2014 Cambria Chardonnay Clone 4, Santa Maria Valley – Cambria offers five different bottlings in the chardonnay program. The Clone 4 chardonnay comes from the oldest vines on the property that are good, strong and own-rooted. The wine has aromas of tropical fruit, citrus and vanilla and is full-bodied with balanced acidity.
Erika Maldonado, winemaker at Runway Vineyards
Erika Maldonado is the daughter of Abel O. Maldonado, the 48th lieutenant governor of California. More than a decade ago, her family purchased 16 acres next door to Bien Nacido Vineyard in Santa Maria Valley.
At 16, Maldonado informed her father that they were located next to one of the top 10 vineyards in the world and should plant vines. Her father told her to do the research and come back to him.
“But I was 16,” she told us. “My mom told me to get a book, go online and do some research.”
So she did that, and in 2008, while she was a freshman at Cal Poly, they planted 15 acres of pinot noir and chardonnay and one acre of pinot gris.
Maldonado did not know at the time if she wanted to make wine but she knew it was a smart business decision. But while studying business in college, she fell in love with wine and took a job with winemaker Paul Lato who taught her how to feel the wine and feel the vineyard. Runway Vineyards is a family business, named for the women in her family’s love of fashion and the men in her family’s love of aviation.
2012 Runway Pinot Noir, Santa Maria Valley – Maldonado focuses on letting the vine speak and being gentle in the winery. The resulting wine is a classic expression of Santa Maria pinot noir with aromas of wild berries and brown spice and a silky finish on the palate.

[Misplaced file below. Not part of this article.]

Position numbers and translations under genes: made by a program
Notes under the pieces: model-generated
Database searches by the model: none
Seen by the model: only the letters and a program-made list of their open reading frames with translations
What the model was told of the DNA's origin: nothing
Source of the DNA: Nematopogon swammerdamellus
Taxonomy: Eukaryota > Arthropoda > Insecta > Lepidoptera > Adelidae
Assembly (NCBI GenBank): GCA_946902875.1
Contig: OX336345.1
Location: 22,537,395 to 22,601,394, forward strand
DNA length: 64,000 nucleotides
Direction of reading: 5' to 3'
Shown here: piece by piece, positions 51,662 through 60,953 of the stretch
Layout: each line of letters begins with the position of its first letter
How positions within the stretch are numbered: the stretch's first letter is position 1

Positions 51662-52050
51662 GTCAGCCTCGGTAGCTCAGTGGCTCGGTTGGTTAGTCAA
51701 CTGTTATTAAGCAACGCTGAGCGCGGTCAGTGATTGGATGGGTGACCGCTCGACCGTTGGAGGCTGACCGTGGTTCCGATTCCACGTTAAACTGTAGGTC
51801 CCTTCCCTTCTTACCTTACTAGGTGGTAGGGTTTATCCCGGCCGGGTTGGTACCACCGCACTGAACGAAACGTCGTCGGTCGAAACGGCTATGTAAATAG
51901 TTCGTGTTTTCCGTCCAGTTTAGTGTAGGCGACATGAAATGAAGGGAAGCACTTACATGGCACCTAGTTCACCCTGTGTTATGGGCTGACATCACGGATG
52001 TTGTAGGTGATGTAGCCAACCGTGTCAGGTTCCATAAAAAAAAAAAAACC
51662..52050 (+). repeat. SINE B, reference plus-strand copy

Sonja Magdevski, owner and winemaker at Casa Dumetz Wines
Sonja Magdevski studied political science and received her master’s degree in journalism in Michigan, followed by a Fulbright Scholarship to the Republic of Macedonia to study ethnic issues.
Working as a journalist, she began making wine as a garagiste in Malibu in 2004. By 2008, Magdevski was a commercial winemaker, producing just over 1,000 cases per year. Magdevski was one of the pioneers who made her home in the tiny town of Los Alamos. As a single owner/operator, Magdevski focuses on uncovering great vineyards to source fruit for her Rhone-focused program. Five years since opening its doors, Casa Dumetz is not only a popular tasting room, but also home to the Words to Live By Speaker Series, an weekly open forum for sharing and discussion.
2014 Casa Dumetz Grenache Thompson Vineyard, Santa Barbara County—Thompson Vineyard is a 42-acre vineyard located in the Alisos Canyon corridor three miles southeast of Los Alamos in northern Santa Barbara County. Home to cool-climate Rhone varietals, the vines are on their own rootstock. Magdevski’s wine has aromas of fresh cherry, dried roses, cinnamon and kola.
Tara Gomez, winemaker at Kita Wines
Tara Gomez was born and raised in Santa Barbara Country and is a member of the Santa Ynez Band of Chumash Indians. She was one of two women to graduate with a Bachelor of Science in enology from Cal State University Fresno in 1998.
Gomez has worked in San Luis Obispo County and Spain and returned to Santa Barbara County in 2010 when her Chumash tribe bought 1,4000 acres of Camp 4 from Fess Parker. She convinced her tribe to make wine and in 2010 she made one ton each of syrah, grenache and cabernet sauvignon. Six years later, Gomez’s confidence has grown and she is giving back to the land through sustainable farming and giving back to her tribe.
2013 Kita Cabernet Sauvignon, Santa Ynez Valley—Gomez had many critics telling her that she should return to Paso Robles if she wanted to make cabernet sauvignon but Gomez was determined to make it in Santa Barbara County. She is particular about the grapes she picks, leaving many unworthy grapes on the vine. The resulting wine is deep colored with a nose of black current, boysenberry, tobacco and clove.
Read the original story in the Napa Valley Register.